Mark Meshulam is a window consultant based in Chicago, IL, USA
To many of us in the construction field, building is rewarding. Seeing a hard-sought finally-completed product gives a sense of accomplishment and fulfillment difficult to obtain elsewhere in life, unless you are writing web postings such as this one. That’s fun too. A uniquely rewarding part of construction is the restoration of beautiful architectural features made long ago, giving them new life so they may live yet again. Dr. Frankenstein must have felt this way too, as he exhorted his creation, “Live! Live! I give you life!”
Of the many beautiful architectural features, the only one you can see through is the windows. Ok, railings qualify too. But windows are the eyes into the soul of the building. They give a structure personality the way eyes give personality to the face. Old-time windows have an old-time personality that fits the old-time facade.
If you change windows without care, your building can suffer a permanent degradation. It’s like putting swimming goggles on a beautiful lady, except she can take them off. A decision to restore your windows, rather than replace them, may be the right choice from an architectural and economic standpoint.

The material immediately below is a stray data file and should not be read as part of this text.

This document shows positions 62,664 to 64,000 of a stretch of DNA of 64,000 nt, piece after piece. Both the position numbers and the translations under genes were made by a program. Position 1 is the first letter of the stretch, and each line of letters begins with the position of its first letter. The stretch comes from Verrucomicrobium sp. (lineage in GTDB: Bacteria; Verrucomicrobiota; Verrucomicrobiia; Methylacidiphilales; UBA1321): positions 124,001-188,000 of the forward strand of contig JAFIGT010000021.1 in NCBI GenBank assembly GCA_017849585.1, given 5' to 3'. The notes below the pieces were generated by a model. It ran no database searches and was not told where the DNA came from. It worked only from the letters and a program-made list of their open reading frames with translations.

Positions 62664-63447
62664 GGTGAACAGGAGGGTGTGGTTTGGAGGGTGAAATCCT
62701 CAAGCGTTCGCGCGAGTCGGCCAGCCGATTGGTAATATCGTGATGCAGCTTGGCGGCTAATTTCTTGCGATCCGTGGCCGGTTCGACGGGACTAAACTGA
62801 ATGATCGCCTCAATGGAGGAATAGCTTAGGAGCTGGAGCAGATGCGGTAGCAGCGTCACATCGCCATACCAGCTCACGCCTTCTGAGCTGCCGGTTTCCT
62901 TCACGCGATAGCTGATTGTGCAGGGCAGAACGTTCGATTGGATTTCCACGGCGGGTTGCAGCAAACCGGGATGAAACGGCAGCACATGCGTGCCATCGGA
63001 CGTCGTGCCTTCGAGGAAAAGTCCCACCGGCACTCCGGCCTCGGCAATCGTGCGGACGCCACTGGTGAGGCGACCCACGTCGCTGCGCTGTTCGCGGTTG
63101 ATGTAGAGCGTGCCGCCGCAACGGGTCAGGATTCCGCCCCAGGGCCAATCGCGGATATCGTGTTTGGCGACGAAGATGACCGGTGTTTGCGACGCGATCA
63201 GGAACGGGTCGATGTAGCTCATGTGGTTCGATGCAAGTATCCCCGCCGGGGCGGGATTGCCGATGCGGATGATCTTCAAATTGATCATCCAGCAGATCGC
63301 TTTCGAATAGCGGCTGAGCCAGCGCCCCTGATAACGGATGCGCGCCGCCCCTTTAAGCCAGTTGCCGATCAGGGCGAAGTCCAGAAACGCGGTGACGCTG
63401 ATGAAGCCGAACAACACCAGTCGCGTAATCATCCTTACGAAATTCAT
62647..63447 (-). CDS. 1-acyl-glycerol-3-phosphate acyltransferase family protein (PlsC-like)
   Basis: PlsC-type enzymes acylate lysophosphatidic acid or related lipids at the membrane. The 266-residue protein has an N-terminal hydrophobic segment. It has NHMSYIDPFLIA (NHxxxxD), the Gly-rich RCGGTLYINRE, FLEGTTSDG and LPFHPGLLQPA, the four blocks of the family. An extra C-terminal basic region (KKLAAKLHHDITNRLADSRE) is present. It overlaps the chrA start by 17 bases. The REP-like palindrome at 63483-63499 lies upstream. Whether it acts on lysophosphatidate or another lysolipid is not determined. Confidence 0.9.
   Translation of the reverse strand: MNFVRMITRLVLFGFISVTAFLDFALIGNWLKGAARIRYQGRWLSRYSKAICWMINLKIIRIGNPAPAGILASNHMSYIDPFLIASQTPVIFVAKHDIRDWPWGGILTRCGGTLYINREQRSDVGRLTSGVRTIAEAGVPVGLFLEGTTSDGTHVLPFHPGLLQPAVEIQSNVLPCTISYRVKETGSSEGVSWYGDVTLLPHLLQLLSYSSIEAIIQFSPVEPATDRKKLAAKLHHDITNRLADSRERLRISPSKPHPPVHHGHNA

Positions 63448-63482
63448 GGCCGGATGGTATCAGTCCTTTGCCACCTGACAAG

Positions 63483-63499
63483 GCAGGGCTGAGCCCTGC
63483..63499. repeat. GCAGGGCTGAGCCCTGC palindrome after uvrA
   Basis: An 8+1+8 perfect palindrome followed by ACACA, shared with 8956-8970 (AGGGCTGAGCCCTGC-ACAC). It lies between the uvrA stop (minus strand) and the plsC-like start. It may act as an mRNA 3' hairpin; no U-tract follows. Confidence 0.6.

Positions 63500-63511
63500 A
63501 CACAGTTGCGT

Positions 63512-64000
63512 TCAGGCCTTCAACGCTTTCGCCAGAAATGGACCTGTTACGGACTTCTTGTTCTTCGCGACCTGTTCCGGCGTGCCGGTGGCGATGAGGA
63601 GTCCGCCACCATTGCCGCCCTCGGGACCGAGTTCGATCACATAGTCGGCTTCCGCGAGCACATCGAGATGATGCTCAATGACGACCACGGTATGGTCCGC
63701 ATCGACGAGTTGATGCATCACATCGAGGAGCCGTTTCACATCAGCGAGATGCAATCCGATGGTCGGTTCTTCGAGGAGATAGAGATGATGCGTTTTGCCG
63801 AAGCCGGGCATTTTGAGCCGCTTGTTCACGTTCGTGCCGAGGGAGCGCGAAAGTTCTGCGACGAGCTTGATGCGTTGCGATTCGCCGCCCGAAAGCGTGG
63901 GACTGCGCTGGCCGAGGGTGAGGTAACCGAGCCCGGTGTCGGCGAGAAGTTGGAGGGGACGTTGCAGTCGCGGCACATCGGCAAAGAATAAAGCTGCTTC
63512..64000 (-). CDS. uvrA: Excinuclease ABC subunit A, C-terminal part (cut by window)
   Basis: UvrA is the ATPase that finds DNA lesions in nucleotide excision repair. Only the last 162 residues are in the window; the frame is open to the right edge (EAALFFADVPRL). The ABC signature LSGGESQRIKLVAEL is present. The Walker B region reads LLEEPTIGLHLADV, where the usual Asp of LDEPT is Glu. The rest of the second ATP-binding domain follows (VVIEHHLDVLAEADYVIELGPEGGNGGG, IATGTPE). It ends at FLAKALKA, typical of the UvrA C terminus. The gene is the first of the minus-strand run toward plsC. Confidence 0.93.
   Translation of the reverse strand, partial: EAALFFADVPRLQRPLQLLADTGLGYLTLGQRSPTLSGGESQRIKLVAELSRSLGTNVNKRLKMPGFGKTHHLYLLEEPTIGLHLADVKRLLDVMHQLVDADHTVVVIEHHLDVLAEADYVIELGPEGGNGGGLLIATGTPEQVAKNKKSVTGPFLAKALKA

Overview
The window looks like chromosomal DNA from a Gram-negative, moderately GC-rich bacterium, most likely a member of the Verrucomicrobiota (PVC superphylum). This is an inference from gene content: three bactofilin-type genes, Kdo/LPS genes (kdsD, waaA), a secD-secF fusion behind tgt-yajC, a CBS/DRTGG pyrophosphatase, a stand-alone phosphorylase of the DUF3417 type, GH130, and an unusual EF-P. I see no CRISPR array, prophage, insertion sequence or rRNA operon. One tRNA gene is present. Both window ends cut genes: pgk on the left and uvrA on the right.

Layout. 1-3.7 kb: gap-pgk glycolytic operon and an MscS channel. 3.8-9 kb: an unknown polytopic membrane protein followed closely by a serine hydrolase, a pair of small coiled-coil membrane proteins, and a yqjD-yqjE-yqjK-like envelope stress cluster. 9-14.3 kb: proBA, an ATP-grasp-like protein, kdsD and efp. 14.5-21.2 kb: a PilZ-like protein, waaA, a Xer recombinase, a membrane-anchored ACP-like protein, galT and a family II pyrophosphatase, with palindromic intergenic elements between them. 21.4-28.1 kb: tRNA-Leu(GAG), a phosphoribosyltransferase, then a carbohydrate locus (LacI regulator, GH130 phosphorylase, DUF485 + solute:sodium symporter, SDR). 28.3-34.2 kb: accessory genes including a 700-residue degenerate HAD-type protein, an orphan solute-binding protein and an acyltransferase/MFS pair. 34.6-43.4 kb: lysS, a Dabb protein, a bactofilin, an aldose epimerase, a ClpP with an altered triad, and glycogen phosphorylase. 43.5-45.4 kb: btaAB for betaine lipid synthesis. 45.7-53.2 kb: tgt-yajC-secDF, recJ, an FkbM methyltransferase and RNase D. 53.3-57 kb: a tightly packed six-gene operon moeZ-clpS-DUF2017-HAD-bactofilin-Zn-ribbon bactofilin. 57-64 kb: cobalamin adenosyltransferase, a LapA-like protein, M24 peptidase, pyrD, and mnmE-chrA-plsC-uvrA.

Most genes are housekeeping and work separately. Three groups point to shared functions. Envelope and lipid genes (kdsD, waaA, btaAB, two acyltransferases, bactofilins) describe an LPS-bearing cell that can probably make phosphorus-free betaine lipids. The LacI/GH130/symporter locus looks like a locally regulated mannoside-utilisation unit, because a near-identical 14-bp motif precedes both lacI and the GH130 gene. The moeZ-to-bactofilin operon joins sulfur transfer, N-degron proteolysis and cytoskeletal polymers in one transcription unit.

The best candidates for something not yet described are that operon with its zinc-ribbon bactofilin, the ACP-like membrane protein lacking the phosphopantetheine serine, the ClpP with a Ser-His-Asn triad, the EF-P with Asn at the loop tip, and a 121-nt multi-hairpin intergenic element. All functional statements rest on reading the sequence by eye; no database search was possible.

Until the late 1940’s, the materials of choice for window frames was steel or wood. Later, aluminum, vinyl and clad wood came on the scene to displace those venerable materials. Steel windows became obsolete because aluminum offered greater versatility in cross-sectional shape due to the extrusion process. With extruding, the dimensions of that shape are accurate to within thousandths of an inch. Extruded aluminum parts can mate with one another tightly, snap together, receive screws along their length and can even be fitted with thermal breaks. The poor steel window, made with a hot-rolled or cold-rolled process, could not compete in either tolerances, flatness or intricacy.